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Crimial investigation into Spain's biggest bank bailout

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I haven't got any better links to confirm this so it may be post-truth or aka: bo11ock arsed lies but ...

From ZeroHedge:



As part of the epic, multi-year criminal investigation into the doomed IPO of Spain’s frankenbank Bankia – which had been assembled from the festering corpses of seven already defunct saving banks Spain’s national court called to testify six current and former directors of the Bank of Spain, including its former governor, Miguel Ángel Fernández Ordóñez, and its former deputy governor (and current head of the Bank of International Settlements’ Financial Stability Institute), Fernando Restoy.


The six central bankers and one financial regulator stand accused of authorizing the public launch of Bankia in 2011 despite repeated warnings from the Bank of Spain’s own team of inspectors that the banking group was “unviable.”


Featured in the IPO prospectus, those results were crucial in luring 360,000 credulous investors into buying shares in the soon-to-be-bankrupt bank, not to mention the 238,000 people who bought “preferentes” shares or other forms of high-risk subordinate debt instruments being peddled by Bankia’s sales teams as “perfectly safe investments.” Most have since been refunded by Spanish taxpayers.


The IPO prospectus was also signed off on by Bankia’s auditor, Deloitte, whose Spanish representatives are also warming the defendants’ bench. Deloitte was not just the bank’s auditor, it was also the consultant responsible for formulating its accounts.


Deloitte was happy to confirm in Bankia’s IPO prospectus that the newly born frankenbank was in sound financial health, having made a handsome profit of €300 million just before its public launch. It was a blatant lie: in reality Bankia was bleeding losses from every orifice.


Now, just about everybody who played a role in this momentous deception, with the exception of the government itself, is standing trial. That includes 65 former members of Bankia’s management team including its former President and ex-chief of the IMF, Rodrigo Rato, who faces charges of money laundering, tax fraud, and embezzlement.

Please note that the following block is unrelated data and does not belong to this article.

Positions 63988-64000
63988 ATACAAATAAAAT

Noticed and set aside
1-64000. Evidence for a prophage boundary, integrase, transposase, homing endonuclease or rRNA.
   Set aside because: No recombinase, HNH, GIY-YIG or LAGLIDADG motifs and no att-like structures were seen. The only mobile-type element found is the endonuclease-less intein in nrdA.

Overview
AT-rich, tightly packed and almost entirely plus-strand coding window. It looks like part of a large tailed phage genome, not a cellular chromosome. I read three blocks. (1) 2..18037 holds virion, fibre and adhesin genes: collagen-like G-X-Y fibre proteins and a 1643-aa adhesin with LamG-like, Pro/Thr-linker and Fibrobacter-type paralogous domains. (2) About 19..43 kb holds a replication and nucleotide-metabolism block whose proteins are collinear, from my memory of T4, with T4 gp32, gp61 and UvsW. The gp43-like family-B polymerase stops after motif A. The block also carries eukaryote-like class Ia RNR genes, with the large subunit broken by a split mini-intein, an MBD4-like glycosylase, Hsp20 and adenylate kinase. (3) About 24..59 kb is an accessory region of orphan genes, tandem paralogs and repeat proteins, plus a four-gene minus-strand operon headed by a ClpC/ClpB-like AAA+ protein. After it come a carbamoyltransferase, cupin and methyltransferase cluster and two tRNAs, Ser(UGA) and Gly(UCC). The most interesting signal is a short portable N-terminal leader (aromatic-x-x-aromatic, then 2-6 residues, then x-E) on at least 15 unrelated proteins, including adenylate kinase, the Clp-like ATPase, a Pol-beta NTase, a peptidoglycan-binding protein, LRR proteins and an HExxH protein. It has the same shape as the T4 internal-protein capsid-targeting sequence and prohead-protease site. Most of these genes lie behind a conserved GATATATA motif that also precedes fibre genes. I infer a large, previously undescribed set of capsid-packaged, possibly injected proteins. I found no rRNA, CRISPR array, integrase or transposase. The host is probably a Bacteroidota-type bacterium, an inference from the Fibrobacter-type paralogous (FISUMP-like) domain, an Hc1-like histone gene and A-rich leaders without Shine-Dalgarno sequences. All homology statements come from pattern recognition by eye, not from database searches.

The last Spanish judge that dared to take on the financial elite, Elpidio Silva, sent Caja Madrid’s CEO Miguel Blesa to jail — not once, but twice – and was barred from the bench for 17 years.

Holy crap! What a list of people to be prosecuted.

  • Ex-president of the IMF;
  • Current head of the BIS Financial Stability Institute;
  • Deloitte.

This really does sound like something from an Illumanati conspriacy:

"What should we call this load of toxic crap?"
"Well, it is made from 7 other peices of crap and it will be a walking zobmie - so why not call it Frankenbank"
"Isn't that a little to obvious"
"No, hide it in plain site. They are all Tuckin mugs and we are untouchable!"
"OK, Frankenbank it is then"
ROFLOL all round.

Edited by doahh

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The continuation and extension of the abnormally low base rate along with more QE suggests that the UK banking system is in a similar  position - a similar but apparently less transparent position to that of Spain.

Edited by billybong

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'Royal Bank of Scotland is likely to take the shine off solid progress elsewhere in the banking sector this week as it unveils further cost-cutting and losses for the ninth year running.

Chief executive Ross McEwan will look to persuade the City that the bank – still majority owned by the UK taxpayer – is close to turning the corner though more job losses are likely as it pays for the mistakes of the past.'



Whereas the UK taxpayer has 72% of RBS....................................


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